When I asked Hezbollah members about their economic platform, they told me that they have been working on it for months, but aren’t ready to disclose it.
Hezbollah doesn’t have a pro-union history. But it does have a history of support for the poor, based on what it has done institutionally in the South. It has been able to build a very effective social network.
But Hezbollah doesn’t support building institutions that can replace it. Once you build up a strong labor union, you are building up a democratic force that could serve to fight against you politically, or replace your decision-making role.
So Hezbollah is not pro-union. But they are pro-poor people. They are not in favor of the privatization of electricity or water, for example. But they have not come out with an economic program, out of fear that it would cause a division with their allies.
The only ones in the country who have an economic platform are the Lebanese Communist Party–and other smaller left-wing parties, all of whom have aligned themselves quite strongly with the opposition.
So, unfortunately, the economy is put on the back burner. The argument is, "let’s solve the political crisis first, then we can discuss the economy."
THE U.S. complains about Syria’s and Iran’s support of Hezbollah. Is this accurate?
SYRIA AND Iran are, in many ways, supporters of Hezbollah and other parties in the opposition, just like Saudi Arabia is a close ally of Hariri’s movement and other militias in Lebanon.
We have a lot of external actors, and we have many political analysts in Lebanon who say that it is these external factors which are at play in the country, with internal dynamics playing very little role.
Lebanon as a nation has yet to build a sense of national identity. We are a bunch of religious sects and affiliations, yoked together in this country and labeled as Lebanese. So long as we have sectarian governments, a system given to us by the French and supported by numerous European leaders, the U.S. and Saudi Arabia, we will continue to have divisions, chaos and schizophrenia in our identity as Lebanese.
WHAT KIND of activism is the secular left involved in?
LET ME give you an example.
There was a massacre in the North committed by supporters of the government–the men George Bush and Condoleezza Rice support. These people attacked an office of the Syrian Social Nationalist Party, a Lebanese party aligned with the opposition. They killed 11 men and wounded 7.
It’s not so much that they killed them, but that they tortured them. They desecrated their bodies, humiliated them, and used racist and sectarian language against them. They took pictures of all this and circulated videos on YouTube, and this has been going around the country for the past few days.
It’s one thing to kill in a crossfire. It’s quite another thing to drag unarmed men into the streets, beat them to a pulp, take pictures and feel a sense of pride. It’s quite disgusting.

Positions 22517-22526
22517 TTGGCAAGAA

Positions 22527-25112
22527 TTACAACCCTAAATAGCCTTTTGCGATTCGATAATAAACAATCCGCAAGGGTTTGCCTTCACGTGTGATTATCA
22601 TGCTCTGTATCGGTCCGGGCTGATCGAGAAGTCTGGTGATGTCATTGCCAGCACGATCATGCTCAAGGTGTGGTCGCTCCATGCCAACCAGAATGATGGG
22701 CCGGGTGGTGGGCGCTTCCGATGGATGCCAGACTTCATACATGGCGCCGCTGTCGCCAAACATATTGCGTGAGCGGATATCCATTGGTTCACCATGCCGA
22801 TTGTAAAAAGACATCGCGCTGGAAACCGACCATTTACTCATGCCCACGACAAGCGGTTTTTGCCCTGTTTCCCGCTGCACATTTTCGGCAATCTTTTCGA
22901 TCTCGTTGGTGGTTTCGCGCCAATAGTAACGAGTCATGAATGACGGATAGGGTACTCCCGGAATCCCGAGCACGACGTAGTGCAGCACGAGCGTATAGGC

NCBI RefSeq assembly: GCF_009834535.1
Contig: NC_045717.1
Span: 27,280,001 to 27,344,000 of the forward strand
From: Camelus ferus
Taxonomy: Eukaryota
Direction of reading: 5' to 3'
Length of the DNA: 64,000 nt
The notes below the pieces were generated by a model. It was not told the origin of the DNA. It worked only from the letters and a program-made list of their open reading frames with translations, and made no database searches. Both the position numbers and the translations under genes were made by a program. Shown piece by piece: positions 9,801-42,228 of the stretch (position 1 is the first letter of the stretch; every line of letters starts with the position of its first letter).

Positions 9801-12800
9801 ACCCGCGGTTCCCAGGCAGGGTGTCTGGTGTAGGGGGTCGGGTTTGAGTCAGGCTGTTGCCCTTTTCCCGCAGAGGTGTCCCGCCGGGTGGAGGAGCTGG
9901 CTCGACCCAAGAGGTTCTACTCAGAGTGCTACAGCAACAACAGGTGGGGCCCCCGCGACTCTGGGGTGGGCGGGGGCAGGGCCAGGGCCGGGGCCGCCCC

What we are planning to do is have an event in Beirut that brings up issues of law, morality and religious violations, and condemn these kinds of atrocities. We’re doing this, rather than simply go into the streets and hold a candle and say, "No to war, yes to peace," which is quite superficial and dismisses the political differences among the factions. That’s something we don’t want to do.
Rather, we’re raising the flag and talking about the importance of respecting humanity, morality and dignity, even in the context of warfare, amid these guns.
This is particularly important, because the factions aligned with the U.S. have been complaining that the headquarters of Hariri’s Future TV and Future newspaper were closed for a few days. They are raising the alarms about that, while dismissing the massacres and atrocities.
People are being killed on both sides of this conflict. But it has only been U.S. allies in Lebanon who have actually committed slaughter. It has only been allies of the U.S. who have gouged out peoples’ eyes and cut open their hearts–committed these kinds of atrocities and taken glee in them. So we are taking to the streets to condemn this.
In this avenue, there is activism. But we cannot say there is really a left in Lebanon. The Communist Party has been so weakened. The word socialism has been torn asunder and taken over by Walid Jumblatt and his goons. Unions are too closely aligned to political parties to be independent. Workers are scattered along the sectarian divide and have yet to develop a real workers’ awareness.
So there is so much work to be done by the left to become independent and viable–a left that demands economic justice and a secular form of government, and doesn’t simply align itself so closely with the opposition as to become swallowed up by the language of Hezbollah.
No matter how powerful and how legitimate, Hezbollah is within a national resistance movement. They are not the left, and they are not calling for a secular government–and we have yet to see if they would be working for the kind of economic justice we envision.